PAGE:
Customized period-tracking: Apple’s new Cycle Tracking app will enable women to log periods directly on their wrist; eventually, it will be able to predict when to expect your future periods and when your fertile windows are about to begin. However, fertility-tracking will be turned off by default, for women who are using contraception, who are pregnant or menopausal. If you’ve been using a third-party period-tracking app that syncs with HealthKit, Apple’s Cycle Tracking app can pull in that historical data, too. Apple isn’t going as far as to tell you how your period will affect your activity, which seems like a natural next step. (Cycle tracking and audio monitoring will be part of new clinical studies Apple is participating in; a forthcoming Research app will have more information on those studies and give you the chance to participate.)
Calculator tricks: At long last, a native Calculator app is coming to the Apple Watch. And it has a feature that the iPhone doesn’t: a tip calculator. Even better: When you tap “tip” on the display, the watch will automatically default to the customary tip in the specific region you’re in. In the U.S., that default is 20% (as it should be). Then you can divvy up the total if you’re splitting the bill.
A better timekeeper: The Apple Watch is, first and foremost, a watch. That’s easy to forget when there are so many other features that take this wearable into smartphone territory. But in watchOS 6, the watch will be a better timekeeper. The watch will take advantage of the Taptic Engine inside to vibrate your wrist on the hour, and you can also turn on the volume to hear a chime at the top of the hour. If you press two fingers against your watch face, Siri will read the time aloud to you. That’s a great accessibility feature, but also useful if you’re multitasking and don’t feel like glancing at your wrist.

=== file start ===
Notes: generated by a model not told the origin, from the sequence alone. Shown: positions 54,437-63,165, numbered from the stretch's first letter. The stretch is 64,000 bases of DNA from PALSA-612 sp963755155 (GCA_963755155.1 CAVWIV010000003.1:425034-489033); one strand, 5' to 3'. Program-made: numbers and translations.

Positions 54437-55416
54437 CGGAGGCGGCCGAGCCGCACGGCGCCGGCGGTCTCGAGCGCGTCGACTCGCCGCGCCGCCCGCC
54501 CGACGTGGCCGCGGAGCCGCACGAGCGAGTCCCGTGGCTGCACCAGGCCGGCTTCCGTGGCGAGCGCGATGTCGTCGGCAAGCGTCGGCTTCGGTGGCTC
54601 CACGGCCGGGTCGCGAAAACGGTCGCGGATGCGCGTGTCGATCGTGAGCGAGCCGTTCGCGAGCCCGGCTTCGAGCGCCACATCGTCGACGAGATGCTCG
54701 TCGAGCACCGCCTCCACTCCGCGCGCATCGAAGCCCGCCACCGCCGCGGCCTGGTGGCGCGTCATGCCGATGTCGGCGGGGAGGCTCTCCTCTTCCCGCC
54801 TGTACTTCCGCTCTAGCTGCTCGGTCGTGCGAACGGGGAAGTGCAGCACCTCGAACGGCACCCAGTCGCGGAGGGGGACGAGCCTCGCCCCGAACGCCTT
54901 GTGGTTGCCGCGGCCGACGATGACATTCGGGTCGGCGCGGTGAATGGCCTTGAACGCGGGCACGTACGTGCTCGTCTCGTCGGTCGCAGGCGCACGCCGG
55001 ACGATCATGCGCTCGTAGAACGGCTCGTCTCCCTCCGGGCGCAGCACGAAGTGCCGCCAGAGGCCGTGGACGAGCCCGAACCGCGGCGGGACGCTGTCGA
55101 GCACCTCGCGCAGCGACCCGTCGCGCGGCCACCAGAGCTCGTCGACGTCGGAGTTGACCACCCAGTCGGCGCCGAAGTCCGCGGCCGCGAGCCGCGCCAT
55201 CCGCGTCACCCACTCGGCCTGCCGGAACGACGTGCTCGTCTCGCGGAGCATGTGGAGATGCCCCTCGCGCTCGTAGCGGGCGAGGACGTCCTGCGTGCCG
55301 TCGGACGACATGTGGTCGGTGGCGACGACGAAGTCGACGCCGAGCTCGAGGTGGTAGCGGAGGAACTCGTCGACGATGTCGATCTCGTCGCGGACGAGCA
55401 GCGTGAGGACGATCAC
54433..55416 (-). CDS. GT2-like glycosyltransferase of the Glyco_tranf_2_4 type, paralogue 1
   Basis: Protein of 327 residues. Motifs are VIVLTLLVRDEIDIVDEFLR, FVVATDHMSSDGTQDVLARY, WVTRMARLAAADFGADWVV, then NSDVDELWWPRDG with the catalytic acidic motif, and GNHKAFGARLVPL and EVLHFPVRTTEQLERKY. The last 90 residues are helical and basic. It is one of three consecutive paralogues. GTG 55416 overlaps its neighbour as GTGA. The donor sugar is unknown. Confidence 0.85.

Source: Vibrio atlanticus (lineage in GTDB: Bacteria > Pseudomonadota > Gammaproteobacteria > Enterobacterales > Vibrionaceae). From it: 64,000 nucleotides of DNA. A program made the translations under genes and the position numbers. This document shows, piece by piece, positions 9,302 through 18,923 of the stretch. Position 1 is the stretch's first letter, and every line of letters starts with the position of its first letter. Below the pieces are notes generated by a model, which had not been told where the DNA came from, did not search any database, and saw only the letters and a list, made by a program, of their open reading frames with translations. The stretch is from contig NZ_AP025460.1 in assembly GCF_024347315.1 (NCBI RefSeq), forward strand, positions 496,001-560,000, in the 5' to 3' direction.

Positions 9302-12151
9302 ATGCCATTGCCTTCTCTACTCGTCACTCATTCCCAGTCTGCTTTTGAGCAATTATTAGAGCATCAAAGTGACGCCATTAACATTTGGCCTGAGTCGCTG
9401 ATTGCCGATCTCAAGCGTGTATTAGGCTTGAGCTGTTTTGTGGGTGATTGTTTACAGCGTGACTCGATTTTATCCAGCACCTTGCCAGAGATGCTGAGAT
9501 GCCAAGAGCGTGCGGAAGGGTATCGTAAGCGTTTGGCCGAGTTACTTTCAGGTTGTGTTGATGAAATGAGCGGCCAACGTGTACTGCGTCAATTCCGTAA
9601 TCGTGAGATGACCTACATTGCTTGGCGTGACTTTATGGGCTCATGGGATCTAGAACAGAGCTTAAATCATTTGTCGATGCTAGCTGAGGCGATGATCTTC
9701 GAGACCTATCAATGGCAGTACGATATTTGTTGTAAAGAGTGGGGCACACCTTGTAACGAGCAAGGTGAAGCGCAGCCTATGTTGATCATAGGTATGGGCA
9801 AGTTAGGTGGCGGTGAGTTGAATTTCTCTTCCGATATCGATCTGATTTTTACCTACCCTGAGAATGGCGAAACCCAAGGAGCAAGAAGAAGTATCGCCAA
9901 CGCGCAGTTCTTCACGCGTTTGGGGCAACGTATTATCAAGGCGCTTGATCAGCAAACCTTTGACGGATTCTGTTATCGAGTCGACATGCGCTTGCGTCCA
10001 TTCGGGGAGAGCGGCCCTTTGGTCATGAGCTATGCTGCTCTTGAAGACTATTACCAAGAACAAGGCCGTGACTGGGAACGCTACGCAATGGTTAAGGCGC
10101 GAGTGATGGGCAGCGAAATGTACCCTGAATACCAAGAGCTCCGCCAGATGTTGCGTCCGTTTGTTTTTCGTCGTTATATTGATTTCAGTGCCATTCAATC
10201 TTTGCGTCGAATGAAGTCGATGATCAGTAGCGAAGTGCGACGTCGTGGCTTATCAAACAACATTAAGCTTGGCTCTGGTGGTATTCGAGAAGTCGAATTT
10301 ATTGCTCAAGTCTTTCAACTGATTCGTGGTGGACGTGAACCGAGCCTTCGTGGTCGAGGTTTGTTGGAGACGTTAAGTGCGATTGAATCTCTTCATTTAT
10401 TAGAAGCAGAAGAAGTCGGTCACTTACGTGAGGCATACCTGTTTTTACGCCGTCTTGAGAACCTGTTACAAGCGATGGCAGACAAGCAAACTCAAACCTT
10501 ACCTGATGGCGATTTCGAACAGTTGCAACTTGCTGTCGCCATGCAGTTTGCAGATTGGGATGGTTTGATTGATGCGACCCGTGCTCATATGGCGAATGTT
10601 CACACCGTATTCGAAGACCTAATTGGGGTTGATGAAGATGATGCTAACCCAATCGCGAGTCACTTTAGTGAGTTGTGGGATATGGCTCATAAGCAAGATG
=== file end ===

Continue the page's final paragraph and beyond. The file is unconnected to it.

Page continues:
Automatic software updates: I can’t tell you how many times I’ve left an Apple Watch software update uninstalled for weeks, simply because I’ve forgotten about it. With watchOS 6, Apple is enabling automatic software updates, adopting a feature that came to the iPhone last year.. Now upgrades will install over-the-air overnight when your watch and iPhone are charging, so you’ll always be on the latest version.
Audiobooks synced to your wrist: Apple is bringing a native Audiobooks app to the watch, so whatever you’re currently reading in the Apple Books app on your iPhone will automatically sync to the Apple Watch, allowing you to listen to your books on any device and always pick up where you left off.
“Hey Siri, what song is this?” Apple is making use of its Shazam acquisition to give Siri the ability to recognize songs without pulling out your iPhone. The feature will work automatically: Just raise your wrist and say, “Hey Siri, what song is this?” You’ll need to be connected to Wi-Fi, Bluetooth or cellular to take advantage of this feature, but this is a useful shortcut for diagnosing an earworm you can’t shake.